ToonDoo offers two services when you go to sign up, and while one is promoted for educators, I suggest you select the FREE public individual user account. Once you have registered (there are fields requesting the standard username, password and email), you will arrive at a busy window as seen below.
There are two options for creating a ToonDoo, which are noted on the screencast. It doesn't really matter which route you go. "Create" will open a new browser window, while using the "Toons" drop-down menu and selecting "Create Toon" will keep you working in the same window.

You will need to select your template for the cartoon.  There are 15 options ranging from 1-4 frames in vertical or horizontal layouts. (I will note that if you intend to use comics in a book later that you will want to stick with the horizontal layout.) Depending on your selection, the next window may vary slightly, but essentially you are taken to your editing menu. Allow a minute or two for it to load this first time; subsequent visits won't take as long. The video below walks you through the basics and introduces you to the TraitR tool that allows you to create your own characters for the comic.

A bit of cautionary advise: depending on traffic and the complexity of your creation, it may take several minutes to process your ToonDoo when it comes time to save. As long as you complete all the steps, it's okay to close the browser. Once the processing is complete, you will get an email from the ToonDude letting you know that the new toon is in your library.  Toons can be shared in multiple ways. On a most basic level, you can download your creations as a png.

The ToonDoo site has a WordPress Blog with resources for teachers. You can access it here. There is also a wiki full of resources although you have to be selective. Another school district put together a comprehensive SlideShare of the editing tools which you can see here. Keep in mind that there are social aspects to ToonDoo as well. Commenting and sharing are possible and open a whole new realm of possible applications.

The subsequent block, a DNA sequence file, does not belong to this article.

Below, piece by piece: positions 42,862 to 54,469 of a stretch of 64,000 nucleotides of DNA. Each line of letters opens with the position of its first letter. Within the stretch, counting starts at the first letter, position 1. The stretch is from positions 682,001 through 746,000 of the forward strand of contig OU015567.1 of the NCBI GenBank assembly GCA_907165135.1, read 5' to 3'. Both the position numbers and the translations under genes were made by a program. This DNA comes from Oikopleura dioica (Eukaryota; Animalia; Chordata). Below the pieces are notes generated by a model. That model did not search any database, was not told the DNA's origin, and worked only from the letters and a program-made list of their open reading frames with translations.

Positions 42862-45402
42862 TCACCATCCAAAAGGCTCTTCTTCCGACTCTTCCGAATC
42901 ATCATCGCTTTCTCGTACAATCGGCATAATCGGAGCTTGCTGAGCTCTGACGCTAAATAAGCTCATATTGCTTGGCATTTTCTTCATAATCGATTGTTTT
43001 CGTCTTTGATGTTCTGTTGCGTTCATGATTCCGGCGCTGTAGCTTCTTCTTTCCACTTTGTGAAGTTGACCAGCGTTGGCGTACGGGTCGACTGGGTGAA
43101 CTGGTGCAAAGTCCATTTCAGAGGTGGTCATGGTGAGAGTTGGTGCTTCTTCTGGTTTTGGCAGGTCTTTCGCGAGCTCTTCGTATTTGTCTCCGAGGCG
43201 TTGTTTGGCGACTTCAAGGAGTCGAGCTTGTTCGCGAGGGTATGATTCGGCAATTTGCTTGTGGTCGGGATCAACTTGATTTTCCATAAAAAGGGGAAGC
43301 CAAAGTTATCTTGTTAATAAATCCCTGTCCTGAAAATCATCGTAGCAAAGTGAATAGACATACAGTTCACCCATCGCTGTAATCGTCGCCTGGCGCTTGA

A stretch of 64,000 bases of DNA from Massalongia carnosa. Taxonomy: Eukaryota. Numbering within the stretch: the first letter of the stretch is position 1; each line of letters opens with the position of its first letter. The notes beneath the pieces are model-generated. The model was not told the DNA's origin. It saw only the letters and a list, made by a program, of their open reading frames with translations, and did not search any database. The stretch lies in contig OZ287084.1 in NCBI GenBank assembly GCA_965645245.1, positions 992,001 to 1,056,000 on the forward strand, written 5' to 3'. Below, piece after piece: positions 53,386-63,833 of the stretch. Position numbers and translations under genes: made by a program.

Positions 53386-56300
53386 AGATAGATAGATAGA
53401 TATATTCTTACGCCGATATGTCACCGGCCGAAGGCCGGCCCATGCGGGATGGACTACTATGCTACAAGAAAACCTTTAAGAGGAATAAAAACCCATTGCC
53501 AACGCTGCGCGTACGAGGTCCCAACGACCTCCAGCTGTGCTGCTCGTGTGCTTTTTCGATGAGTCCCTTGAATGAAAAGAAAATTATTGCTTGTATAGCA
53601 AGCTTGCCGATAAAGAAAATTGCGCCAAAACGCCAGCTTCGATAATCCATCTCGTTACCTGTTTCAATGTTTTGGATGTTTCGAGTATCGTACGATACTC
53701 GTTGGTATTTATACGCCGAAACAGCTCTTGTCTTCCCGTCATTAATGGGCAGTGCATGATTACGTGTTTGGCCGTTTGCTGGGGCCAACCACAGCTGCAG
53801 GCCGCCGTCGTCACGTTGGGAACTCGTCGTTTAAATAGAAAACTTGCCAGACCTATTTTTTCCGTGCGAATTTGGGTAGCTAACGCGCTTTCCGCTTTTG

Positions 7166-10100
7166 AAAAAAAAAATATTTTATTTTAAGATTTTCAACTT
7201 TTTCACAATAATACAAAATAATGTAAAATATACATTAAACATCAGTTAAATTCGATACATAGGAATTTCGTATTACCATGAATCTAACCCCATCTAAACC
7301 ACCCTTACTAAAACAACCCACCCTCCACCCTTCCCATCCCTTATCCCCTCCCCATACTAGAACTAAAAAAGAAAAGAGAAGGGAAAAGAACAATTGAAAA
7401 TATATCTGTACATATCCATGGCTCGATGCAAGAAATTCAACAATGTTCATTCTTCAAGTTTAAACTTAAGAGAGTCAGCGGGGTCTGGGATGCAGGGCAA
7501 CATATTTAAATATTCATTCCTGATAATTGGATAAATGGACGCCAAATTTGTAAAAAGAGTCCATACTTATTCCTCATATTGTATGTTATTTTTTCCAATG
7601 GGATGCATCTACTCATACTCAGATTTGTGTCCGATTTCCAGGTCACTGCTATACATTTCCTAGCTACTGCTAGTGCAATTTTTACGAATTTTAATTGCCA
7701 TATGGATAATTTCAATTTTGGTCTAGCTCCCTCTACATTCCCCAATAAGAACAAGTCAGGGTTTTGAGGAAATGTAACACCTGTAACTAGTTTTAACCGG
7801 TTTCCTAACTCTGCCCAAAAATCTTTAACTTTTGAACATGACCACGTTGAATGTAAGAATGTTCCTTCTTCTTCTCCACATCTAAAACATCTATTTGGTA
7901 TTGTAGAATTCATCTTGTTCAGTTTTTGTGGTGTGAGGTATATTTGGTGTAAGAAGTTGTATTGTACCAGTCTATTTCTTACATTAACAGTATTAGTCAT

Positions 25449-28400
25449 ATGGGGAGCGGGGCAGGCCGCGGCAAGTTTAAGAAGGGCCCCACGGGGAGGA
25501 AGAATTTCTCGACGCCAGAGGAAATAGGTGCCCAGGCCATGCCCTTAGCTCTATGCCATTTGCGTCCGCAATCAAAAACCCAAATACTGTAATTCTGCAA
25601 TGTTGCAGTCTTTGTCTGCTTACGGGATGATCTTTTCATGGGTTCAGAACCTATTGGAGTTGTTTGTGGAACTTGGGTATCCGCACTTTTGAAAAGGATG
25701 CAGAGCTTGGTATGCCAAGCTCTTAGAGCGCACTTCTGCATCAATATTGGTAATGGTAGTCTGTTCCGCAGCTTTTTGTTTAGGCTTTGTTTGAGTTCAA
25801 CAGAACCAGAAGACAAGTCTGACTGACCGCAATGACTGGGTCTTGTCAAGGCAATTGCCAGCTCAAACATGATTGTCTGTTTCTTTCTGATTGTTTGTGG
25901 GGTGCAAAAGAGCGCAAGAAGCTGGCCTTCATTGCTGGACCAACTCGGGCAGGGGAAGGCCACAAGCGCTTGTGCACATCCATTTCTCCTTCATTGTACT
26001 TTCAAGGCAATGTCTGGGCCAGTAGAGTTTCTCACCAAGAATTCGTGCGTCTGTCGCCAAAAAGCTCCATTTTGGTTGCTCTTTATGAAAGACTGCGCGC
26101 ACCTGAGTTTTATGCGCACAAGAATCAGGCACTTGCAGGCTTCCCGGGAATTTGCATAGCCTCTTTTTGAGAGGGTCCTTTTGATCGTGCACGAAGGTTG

Using this tool you can also create books. The Book Maker allows you to combine the individual comics you have created into one strip. Below is a basic example. If you notice I used the ICATS logo in one comic. I uploaded that using the ImagineR tool. Check out the book, which is where you'll find today's assignment:

It is important to note that while the site claims to be for students of any age, their Privacy policy clearly states that it is not intended for users under 13 years old without "verified parental consent."  You may want to investigate similar free tools on your own: Pixton, Make Beliefs Comics, and Read Write Think's Comic Creator.

Monday, November 28, 2011

Day 23 - Xtranormal

Watch the video below for information about Xtranormal.

Register for an Xtranormal account.
Click the Sign Up link located in the upper right corner of the site.
Fill in the account information and complete the caption box as accurately as possible. Finish with selecting the button that says Create Account. Next, you will be greeted by a screen that indicates that your registration was successful. To create a video, continue by clicking the link CONTINUE TO MOVIE MAKER.

Creating a movie is simple. Select a character and a background for your movie. Select the Story tab to open the menu to begin your character's dialog. Type the text for your movie and drag and drop icons (red bracket area) onto the text to change camera angels, create character movements, gestures, pauses, etc.

The website allows you to preview and save your project prior to publishing your movie. Once you select publish, the website will provide you with a share link address and also an embed code.

Your assignment for today: Create an Xtranormal account. Post two specific ways you could use Xtranormal in your classroom.

Note* The Xtranormal site is restricted for users 13 and older.